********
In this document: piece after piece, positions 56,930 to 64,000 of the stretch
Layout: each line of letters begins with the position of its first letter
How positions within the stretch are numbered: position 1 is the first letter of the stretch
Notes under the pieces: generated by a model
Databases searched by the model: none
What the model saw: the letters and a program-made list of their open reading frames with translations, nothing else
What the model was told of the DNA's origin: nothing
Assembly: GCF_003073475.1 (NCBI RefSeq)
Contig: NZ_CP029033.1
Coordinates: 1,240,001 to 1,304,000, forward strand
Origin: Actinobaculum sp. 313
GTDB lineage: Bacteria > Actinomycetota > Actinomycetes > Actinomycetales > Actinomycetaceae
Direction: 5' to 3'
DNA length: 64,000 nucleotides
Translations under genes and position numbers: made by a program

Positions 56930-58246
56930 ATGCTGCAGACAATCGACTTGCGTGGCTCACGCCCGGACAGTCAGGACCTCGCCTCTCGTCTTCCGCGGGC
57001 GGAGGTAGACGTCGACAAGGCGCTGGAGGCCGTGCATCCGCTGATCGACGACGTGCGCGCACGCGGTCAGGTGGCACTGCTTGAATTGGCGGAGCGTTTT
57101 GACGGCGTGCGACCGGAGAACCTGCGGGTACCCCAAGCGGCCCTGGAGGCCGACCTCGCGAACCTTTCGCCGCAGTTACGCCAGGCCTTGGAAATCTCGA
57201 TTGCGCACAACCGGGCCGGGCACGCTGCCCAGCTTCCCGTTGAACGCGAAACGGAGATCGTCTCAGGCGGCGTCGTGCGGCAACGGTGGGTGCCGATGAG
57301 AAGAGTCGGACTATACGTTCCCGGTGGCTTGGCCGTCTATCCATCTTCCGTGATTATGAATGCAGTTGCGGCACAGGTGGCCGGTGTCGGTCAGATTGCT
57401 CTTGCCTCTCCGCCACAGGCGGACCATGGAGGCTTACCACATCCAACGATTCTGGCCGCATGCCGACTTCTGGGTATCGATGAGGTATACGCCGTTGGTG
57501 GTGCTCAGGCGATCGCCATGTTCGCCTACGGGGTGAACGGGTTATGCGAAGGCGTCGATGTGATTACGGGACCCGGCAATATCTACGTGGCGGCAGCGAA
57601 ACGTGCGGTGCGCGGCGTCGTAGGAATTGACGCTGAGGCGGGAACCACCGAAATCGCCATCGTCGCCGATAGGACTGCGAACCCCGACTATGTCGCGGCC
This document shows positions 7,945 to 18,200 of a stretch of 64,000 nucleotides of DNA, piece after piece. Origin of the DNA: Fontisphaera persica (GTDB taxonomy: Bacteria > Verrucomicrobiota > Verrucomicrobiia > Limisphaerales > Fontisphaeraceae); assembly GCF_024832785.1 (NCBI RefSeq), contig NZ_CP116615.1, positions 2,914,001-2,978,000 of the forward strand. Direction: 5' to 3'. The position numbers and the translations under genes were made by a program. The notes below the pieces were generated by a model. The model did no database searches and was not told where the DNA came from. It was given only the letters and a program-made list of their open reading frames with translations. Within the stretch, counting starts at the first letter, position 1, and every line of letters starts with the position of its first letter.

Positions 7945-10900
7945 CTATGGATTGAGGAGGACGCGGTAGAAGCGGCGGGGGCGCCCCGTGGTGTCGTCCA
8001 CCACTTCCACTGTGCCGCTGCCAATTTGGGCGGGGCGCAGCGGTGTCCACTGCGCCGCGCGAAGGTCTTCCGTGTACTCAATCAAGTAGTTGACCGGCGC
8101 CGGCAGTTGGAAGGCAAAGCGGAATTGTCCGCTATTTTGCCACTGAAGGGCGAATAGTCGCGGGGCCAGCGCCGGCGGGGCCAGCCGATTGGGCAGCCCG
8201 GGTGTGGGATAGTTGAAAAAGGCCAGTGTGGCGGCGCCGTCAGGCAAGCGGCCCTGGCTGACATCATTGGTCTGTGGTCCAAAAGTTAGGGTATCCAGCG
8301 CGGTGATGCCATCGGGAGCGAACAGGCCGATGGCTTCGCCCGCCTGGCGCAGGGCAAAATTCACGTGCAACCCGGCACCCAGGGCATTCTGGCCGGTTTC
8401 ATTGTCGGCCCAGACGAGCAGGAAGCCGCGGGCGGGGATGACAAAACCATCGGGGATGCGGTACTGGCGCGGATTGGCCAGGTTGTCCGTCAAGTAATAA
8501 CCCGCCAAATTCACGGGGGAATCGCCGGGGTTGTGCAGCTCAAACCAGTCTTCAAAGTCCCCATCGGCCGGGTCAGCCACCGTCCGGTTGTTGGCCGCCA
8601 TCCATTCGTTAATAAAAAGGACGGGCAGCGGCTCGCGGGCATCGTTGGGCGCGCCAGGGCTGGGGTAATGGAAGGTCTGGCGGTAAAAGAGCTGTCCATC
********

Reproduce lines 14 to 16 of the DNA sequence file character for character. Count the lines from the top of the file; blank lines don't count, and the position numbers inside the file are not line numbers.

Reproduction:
DNA length: 64,000 nucleotides
Translations under genes and position numbers: made by a program

Positions 56930-58246